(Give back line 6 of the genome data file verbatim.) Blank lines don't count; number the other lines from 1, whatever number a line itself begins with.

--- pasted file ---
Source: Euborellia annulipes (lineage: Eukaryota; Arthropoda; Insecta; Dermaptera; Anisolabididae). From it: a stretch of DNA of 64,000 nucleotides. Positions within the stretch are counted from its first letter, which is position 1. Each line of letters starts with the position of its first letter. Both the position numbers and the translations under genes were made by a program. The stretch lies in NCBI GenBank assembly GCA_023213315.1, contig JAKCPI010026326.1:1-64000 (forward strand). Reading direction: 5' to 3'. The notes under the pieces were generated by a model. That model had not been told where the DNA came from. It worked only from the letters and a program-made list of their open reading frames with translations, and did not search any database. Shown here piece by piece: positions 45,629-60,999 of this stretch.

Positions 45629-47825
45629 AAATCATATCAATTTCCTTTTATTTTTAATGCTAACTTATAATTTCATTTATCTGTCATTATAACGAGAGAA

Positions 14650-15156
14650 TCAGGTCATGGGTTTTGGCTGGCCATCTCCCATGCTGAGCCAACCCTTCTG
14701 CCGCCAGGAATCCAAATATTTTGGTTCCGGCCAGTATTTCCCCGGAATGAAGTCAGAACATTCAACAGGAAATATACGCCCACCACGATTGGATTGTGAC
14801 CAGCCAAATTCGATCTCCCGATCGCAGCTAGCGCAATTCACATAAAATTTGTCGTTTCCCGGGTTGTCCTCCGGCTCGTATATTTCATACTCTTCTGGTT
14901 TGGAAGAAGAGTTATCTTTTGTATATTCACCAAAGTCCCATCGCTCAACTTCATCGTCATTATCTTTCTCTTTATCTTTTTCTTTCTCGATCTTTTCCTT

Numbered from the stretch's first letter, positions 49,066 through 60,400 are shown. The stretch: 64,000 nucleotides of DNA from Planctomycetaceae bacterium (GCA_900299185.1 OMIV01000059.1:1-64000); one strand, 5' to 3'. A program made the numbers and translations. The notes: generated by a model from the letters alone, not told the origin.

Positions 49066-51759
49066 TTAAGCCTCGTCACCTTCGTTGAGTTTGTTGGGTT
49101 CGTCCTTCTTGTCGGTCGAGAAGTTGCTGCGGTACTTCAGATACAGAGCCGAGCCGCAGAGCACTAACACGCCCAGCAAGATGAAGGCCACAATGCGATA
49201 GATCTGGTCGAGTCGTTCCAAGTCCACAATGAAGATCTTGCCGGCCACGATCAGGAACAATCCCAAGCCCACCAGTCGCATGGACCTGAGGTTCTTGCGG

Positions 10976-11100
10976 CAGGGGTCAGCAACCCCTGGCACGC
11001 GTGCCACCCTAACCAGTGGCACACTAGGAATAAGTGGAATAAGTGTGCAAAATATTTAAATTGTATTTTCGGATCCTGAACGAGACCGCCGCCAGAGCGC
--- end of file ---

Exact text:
14701 CCGCCAGGAATCCAAATATTTTGGTTCCGGCCAGTATTTCCCCGGAATGAAGTCAGAACATTCAACAGGAAATATACGCCCACCACGATTGGATTGTGAC